The United States District Court for the Eastern District of California (in Sacramento) has blocked California's new law that would prohibit most mandatory employment arbitration agreements.
We discussed the new law and attempts to block it in a previous blog post (available here).
The court's stay is temporary until it considers a full motion for preliminary injunction that could suspend the statute throughout the entire lawsuit. That motion was moved to January 10, 2020.
It is significant that the court did not discuss either side's eventual "likelihood of success" - often a significant factor in granting an initial stay - instead noting only that the plaintiffs had raised "serious questions regarding whether the challenged statute is preempted by the Federal Arbitration Act as construed by the United States Supreme Court." A court's view on the parties' ultimate chance of success is often a first glimpse of how the case will turn out, but the order does not take a firm position one way or another.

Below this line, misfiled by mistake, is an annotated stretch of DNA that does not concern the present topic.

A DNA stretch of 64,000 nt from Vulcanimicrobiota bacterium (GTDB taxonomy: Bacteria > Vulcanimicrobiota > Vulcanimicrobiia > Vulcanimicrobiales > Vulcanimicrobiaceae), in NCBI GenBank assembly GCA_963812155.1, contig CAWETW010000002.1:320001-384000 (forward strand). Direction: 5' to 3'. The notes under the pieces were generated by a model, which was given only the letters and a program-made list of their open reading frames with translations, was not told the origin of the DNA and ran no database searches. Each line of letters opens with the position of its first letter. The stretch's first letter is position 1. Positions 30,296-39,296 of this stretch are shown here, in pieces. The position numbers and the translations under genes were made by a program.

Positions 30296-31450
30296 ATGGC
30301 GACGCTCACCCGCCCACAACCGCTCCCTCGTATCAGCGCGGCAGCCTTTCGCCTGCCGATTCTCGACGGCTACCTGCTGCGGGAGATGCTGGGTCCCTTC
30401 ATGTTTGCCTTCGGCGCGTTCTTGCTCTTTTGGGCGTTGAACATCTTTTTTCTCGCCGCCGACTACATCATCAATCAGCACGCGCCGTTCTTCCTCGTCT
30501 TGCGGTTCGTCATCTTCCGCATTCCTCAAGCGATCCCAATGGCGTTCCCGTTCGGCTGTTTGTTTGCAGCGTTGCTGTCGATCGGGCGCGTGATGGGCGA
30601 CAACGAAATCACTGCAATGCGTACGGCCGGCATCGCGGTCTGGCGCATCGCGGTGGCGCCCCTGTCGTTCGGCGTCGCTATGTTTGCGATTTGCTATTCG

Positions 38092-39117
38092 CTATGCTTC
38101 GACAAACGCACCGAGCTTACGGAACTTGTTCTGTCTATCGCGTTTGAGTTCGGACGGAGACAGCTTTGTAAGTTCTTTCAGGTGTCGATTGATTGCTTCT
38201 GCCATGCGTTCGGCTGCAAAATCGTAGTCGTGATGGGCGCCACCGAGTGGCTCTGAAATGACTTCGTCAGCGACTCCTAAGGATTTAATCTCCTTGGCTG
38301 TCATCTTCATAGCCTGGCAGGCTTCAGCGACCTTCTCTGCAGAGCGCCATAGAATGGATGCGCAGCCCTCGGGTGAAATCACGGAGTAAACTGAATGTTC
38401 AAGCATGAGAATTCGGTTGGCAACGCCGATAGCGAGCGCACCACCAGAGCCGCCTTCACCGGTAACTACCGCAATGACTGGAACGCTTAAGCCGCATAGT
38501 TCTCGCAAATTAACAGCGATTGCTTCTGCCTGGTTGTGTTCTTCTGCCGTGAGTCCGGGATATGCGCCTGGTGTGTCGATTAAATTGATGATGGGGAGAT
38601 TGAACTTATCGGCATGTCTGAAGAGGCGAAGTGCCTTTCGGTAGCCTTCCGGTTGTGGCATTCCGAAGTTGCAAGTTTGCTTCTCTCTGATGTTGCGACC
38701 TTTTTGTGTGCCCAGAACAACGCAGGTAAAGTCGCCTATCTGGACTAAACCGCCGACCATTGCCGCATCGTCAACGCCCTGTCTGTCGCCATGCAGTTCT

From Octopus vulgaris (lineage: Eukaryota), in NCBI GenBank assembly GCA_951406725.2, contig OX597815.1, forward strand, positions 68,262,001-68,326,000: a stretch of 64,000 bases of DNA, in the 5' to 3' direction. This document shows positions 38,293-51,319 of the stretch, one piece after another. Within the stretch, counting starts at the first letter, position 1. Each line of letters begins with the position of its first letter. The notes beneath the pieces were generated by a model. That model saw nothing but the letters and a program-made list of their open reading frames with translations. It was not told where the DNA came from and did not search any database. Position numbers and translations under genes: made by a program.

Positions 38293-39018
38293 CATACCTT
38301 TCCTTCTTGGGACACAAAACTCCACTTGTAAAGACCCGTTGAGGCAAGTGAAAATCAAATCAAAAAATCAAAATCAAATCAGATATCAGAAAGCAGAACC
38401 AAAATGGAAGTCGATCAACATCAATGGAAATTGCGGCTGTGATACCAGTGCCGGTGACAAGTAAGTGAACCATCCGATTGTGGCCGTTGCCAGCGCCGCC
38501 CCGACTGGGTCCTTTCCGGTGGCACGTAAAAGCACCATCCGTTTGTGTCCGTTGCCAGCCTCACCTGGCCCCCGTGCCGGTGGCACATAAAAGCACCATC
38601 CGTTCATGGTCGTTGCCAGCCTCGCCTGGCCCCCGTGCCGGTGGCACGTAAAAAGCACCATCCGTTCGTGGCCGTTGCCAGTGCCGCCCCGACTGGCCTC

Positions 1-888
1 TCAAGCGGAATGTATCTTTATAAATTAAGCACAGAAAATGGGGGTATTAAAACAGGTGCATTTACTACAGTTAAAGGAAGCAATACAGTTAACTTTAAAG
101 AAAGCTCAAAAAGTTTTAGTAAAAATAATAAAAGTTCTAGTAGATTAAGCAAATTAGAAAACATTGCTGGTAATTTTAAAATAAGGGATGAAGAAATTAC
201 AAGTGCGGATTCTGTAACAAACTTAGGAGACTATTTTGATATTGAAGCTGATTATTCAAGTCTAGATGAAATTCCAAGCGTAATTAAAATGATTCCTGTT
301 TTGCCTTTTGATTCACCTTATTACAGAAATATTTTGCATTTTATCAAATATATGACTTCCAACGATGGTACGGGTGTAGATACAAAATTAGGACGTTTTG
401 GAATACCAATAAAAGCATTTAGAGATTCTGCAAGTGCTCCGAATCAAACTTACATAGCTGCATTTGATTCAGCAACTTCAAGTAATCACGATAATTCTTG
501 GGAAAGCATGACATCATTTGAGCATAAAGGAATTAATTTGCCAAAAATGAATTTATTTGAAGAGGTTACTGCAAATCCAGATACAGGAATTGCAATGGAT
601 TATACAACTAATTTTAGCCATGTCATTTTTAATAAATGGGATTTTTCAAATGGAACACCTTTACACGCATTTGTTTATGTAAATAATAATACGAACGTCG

It's possible that the state could appeal the stay to the federal appellate court (and ultimately to a circuit justice of the U.S. Supreme Court), but that is unlikely given the stay's short timeframe. We will continue monitoring the statute and its effect on employer arbitration agreements as the litigation continues. For now, employers do not have to eliminate or change their arbitration agreements to accommodate the new law.
A copy of the federal court's order can be viewed here.